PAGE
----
Water, Air, and Soil Pollution

, Volume 85, Issue 3, pp 1293–1298 | Cite as

Recent trends in beech tree health in southern Britain and the influence of soil type

  • S. A. Power
  • M. R. Ashmore
  • K. A. Ling
Part II Forest Damages and Their Causes


The health of beech (Fagus sylvatica L.) at sixteen sites of high nature conservation value in the U.K. has been assessed annually since 1987. Survey results show that, from 1987–1992, beech health (as measured by crown thinness) deteriorated markedly at many sites, but a substantial recovery was seen in 1993 and 1994. However, results from a crown architecture assessment indicate that beech health has continued to decline steadily throughout the study period. Tree health is related to soil type, with health being worse on poorly drained, acidic soils. An involvement of climate and perhaps also ozone is suggested given the deterioration in health after the dry summers and high ozone concentrations of 1989 and 1990. These results support earlier findings that climate, in particular the severe drought of 1975/76, had long term effects on canopy development of trees at some of the sites.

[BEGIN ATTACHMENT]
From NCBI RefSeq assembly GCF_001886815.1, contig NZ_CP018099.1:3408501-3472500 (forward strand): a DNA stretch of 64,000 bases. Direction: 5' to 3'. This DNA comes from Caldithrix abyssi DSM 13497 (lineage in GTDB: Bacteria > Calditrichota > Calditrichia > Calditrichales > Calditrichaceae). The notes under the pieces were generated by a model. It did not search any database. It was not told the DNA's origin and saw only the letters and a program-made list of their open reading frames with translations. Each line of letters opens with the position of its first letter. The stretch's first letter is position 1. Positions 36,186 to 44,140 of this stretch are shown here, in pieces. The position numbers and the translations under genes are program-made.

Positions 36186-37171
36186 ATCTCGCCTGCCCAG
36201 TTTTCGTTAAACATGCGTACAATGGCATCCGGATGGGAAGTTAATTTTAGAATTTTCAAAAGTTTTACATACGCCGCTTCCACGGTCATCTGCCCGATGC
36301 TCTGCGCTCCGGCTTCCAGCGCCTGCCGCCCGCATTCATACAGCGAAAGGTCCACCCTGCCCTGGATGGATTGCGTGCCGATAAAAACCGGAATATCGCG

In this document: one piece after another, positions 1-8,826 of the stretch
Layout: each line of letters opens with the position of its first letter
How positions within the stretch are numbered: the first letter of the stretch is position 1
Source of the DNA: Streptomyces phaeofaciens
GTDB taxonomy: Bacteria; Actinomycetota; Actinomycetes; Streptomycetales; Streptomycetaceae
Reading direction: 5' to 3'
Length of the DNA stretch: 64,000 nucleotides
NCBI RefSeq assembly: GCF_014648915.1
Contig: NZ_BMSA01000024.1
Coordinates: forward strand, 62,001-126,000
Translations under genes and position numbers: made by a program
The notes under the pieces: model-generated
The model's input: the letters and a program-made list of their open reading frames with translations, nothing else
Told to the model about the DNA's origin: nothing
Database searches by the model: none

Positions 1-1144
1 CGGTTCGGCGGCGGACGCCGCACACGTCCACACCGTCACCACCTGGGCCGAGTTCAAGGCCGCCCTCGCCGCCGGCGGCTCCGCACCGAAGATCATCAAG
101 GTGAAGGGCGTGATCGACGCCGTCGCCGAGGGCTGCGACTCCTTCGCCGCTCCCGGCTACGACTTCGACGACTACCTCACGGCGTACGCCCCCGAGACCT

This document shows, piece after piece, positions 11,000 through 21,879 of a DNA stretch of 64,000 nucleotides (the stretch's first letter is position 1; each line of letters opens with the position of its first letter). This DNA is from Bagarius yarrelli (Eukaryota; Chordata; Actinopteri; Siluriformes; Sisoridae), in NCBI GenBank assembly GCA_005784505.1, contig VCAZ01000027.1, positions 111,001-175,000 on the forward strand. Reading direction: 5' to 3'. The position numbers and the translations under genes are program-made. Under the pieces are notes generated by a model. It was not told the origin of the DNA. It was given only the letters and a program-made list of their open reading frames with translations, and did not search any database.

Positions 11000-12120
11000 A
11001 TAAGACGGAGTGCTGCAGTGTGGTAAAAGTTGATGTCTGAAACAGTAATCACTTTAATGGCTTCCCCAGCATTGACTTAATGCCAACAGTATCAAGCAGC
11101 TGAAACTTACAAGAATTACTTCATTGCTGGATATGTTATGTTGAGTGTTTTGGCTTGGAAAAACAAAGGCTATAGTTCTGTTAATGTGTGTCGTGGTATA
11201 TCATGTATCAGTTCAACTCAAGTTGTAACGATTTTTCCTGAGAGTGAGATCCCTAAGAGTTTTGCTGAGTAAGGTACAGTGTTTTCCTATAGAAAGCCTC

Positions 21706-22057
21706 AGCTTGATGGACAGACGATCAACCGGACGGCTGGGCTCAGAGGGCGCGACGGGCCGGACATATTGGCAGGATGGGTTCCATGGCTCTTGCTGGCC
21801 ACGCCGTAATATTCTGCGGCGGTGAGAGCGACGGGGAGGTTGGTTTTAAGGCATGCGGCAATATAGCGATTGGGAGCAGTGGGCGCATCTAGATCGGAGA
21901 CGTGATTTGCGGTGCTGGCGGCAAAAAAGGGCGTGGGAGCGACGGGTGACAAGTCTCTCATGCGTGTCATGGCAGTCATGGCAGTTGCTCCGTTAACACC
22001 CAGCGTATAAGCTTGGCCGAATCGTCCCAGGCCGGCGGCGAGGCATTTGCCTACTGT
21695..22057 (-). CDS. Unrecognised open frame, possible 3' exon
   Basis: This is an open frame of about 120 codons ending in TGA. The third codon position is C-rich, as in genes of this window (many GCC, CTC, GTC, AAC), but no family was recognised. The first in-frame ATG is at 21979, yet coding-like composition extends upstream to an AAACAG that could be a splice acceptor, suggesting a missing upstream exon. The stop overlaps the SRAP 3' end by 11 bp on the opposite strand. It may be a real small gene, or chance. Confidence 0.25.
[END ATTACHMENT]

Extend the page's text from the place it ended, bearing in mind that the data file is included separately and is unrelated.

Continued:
Key words

Tree health Fagus sylvatica soil type forest decline climate ozone crown thinness crown architecture crown chlorosis 


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Copyright information

© Kluwer Academic Publishers 1995

Authors and Affiliations

  • S. A. Power
    • 1
  • M. R. Ashmore
    • 1
  • K. A. Ling
    • 2
  1. 1.Imperial CollegeAscotUK
  2. 2.University of the West of EnglandBristolUK

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